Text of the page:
MonoMac 6 cells were seeded at 5 × 105 cells/well and incubated overnight. Cells were stimulated for 2 h with 100 ng/ml S-LPS. Total RNA was isolated using miRNeasy kit (Qiagen). cDNA was synthesized from total RNA using reverse primers for MARCKS and β2-microglobulin. The following primers were used for cDNA and DNA amplification: MARCKS (forward, 5′-CAGTTCTCCAAGACCGCAGC-3′; reverse, 5′-GTTGGCCTGCAGCTCCTCC-3′); and β2-microglobulin (forward, 5′-TGCTGTCTCCATGTTTGATGTATC-3′; reverse, 5′-TCTCTGCTCCCCACCTCTAAG-3′). Values are indicated as relative quantities to the calibrator sample.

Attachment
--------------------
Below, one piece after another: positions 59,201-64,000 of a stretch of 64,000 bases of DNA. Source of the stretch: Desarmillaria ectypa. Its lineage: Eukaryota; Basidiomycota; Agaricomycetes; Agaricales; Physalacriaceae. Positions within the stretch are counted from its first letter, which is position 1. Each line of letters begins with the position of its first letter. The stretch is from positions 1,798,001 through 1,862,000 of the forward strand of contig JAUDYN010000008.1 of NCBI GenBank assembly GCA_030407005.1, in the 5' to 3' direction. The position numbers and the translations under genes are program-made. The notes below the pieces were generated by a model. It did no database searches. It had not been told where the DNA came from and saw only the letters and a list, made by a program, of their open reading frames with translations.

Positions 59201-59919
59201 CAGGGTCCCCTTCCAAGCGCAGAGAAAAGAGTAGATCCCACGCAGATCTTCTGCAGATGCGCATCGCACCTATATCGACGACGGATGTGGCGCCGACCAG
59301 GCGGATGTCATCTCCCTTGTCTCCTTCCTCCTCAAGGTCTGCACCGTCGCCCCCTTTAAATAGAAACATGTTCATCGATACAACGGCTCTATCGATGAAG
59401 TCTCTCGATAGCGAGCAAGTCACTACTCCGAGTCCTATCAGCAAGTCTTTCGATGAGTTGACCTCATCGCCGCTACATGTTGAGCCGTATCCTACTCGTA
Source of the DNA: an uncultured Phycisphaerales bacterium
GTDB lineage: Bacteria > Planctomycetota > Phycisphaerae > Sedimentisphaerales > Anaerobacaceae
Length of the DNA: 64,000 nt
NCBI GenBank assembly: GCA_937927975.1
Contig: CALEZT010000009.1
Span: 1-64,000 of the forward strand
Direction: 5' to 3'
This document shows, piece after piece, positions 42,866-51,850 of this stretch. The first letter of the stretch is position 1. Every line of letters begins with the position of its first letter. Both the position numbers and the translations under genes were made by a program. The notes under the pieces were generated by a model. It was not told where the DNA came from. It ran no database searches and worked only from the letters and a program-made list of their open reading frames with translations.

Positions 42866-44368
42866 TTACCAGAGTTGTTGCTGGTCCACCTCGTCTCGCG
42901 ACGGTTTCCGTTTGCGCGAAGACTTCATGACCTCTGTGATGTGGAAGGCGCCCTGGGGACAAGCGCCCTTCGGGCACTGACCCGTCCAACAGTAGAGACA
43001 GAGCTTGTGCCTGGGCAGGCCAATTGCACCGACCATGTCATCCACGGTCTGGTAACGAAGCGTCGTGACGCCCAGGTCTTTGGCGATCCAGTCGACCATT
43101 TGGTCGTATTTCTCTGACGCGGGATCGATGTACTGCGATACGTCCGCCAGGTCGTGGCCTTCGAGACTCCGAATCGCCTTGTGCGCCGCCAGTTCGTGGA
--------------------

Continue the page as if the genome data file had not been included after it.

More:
S-LPS was conjugated to epoxy-Sepharose (Amersham Pharmacia), according to the manufacturer’s instructions. The brain from a BALB/c mouse was immediately frozen in liquid nitrogen. A mixture of protease inhibitors (Sigma-Aldrich) was added to the thawed brain, which was homogenized in 10 ml buffer containing 0.25 M sucrose, 100 mM Tris-HCl (pH 7.4), 5 mM EGTA, 5 mM EDTA, and 5 mM DTT and centrifuged at 5000 × g for 30 min at 4°C. The resulting supernatant was centrifuged additionally at 30,000 × g for 60 min at 4°C. The supernatant was applied directly to the LPS-Sepharose column and washed with PBS buffer containing 0.3 M NaCl. Bound fractions were eluted with buffer containing 15 mM triethanolamine (pH 11.5), 140 mM NaCl, and 30 mM β-d-octyl-glucopyranoside. Detection of MARCKS in the homogenate and eluted fractions was carried out on SDS-PAGE with equal protein loading in all lanes by immunoblot using primary Abs against the MARCKS protein (Calbiochem) and secondary anti-rabbit peroxidase-labeled Abs.